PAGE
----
◾ To prioritize improvements in training, consider the extent to which observersare able to identify evidence relevant to each component. Look for the source ofany confusion: Are observers confounding seemingly similar components? Arethey missing key language in a rubric’s descriptors, or do they need more practicecollecting particular kinds of evidence for some components (e.g., more prac-tice identifying tasks and student statements relevant to cognitive engagement)?

◾ Replace pre-scored videos that prove problematic (e.g., if they prompt endlessdebate in training or include overly distracting behaviors). Build out a videolibrary prioritizing those videos that would address observers’ greatest currentneeds, while expanding the range of classrooms featured to reflect the diversecontexts in which evaluators will observe.

◾ Give experienced observers practice sorting evidence into the right componentswhile they are collecting it. This may include use of additional evidence collectiontemplates.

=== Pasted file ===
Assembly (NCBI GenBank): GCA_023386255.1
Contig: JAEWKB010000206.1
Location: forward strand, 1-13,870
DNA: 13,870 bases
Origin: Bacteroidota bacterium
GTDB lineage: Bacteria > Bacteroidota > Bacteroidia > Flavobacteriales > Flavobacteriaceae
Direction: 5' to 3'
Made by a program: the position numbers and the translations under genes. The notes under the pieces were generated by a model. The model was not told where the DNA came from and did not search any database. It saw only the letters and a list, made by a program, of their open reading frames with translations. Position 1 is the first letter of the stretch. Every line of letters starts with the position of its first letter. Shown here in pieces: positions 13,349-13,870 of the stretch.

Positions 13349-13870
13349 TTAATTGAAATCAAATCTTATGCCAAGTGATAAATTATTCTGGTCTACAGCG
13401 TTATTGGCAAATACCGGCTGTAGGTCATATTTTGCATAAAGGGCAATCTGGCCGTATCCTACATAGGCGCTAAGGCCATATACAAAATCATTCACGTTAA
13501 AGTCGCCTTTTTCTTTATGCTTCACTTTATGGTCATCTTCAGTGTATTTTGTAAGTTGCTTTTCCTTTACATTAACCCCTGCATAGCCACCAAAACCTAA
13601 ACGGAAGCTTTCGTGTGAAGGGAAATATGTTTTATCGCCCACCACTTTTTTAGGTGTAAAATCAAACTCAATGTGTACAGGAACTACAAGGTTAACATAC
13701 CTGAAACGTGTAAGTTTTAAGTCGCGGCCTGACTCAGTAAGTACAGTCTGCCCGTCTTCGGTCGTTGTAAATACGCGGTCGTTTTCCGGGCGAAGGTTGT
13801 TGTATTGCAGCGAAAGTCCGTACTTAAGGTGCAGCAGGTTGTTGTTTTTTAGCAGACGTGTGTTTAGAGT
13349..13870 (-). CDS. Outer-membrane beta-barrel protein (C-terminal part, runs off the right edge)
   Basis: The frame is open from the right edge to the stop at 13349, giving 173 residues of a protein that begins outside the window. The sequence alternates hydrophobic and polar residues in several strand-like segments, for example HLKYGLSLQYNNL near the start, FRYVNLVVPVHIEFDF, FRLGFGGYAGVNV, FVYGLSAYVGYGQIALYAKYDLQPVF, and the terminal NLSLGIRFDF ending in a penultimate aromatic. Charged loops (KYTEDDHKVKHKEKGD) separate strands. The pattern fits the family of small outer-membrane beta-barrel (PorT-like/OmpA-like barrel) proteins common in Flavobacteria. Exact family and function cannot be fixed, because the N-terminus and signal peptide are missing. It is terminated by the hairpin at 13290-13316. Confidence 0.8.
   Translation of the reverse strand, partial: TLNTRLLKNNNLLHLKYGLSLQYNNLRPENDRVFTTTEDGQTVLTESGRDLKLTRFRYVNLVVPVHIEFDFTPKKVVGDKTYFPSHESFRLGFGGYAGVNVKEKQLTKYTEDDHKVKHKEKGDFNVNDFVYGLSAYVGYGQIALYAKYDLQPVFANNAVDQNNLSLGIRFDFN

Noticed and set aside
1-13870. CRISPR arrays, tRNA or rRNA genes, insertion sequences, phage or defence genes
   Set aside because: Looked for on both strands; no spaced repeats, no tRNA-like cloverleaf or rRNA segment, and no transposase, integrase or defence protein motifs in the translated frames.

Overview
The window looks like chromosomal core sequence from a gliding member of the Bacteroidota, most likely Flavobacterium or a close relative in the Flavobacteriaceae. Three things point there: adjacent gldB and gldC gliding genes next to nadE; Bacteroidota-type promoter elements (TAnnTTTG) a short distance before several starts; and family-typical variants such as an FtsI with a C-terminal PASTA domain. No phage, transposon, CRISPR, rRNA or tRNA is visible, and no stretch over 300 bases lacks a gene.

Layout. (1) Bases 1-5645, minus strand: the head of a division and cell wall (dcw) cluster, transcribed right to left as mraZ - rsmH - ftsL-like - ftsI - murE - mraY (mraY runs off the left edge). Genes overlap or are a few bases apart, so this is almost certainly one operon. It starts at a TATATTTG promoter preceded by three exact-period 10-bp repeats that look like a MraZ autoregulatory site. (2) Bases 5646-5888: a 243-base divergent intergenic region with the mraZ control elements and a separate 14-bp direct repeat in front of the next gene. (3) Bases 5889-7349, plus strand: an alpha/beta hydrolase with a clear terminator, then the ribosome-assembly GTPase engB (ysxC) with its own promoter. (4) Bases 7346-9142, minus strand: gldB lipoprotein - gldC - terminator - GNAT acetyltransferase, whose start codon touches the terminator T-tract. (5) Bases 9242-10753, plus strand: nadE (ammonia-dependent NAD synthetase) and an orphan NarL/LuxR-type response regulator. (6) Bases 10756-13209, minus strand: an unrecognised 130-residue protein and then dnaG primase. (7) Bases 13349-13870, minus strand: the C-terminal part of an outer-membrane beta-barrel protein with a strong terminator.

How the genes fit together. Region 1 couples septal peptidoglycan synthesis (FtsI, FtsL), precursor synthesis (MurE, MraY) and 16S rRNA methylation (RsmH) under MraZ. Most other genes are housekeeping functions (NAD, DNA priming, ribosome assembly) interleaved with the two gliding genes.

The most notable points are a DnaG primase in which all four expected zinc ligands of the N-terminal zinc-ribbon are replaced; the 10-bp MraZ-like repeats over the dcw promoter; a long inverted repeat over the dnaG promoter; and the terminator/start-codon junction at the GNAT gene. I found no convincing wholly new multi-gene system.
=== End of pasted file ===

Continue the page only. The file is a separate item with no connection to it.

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Putting It into Practice

To Lay the Foundation:

How can you begin to help observers unpack rubric descriptors and provide opportunitiesto practice collecting and sorting evidence using pre-scored video?

To Build and Improve:

What does feedback from participants, their practice during skill development, and theirpost-training work suggest about the need for better training on recognizing and sortingrelevant evidence?

This item can be downloaded from www.wiley.com/go/betterfeedback

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CHAPTER 14

Using Criteria for Rating

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ESSENTIAL QUESTION

How Will You Build anUnderstanding of AccurateRating?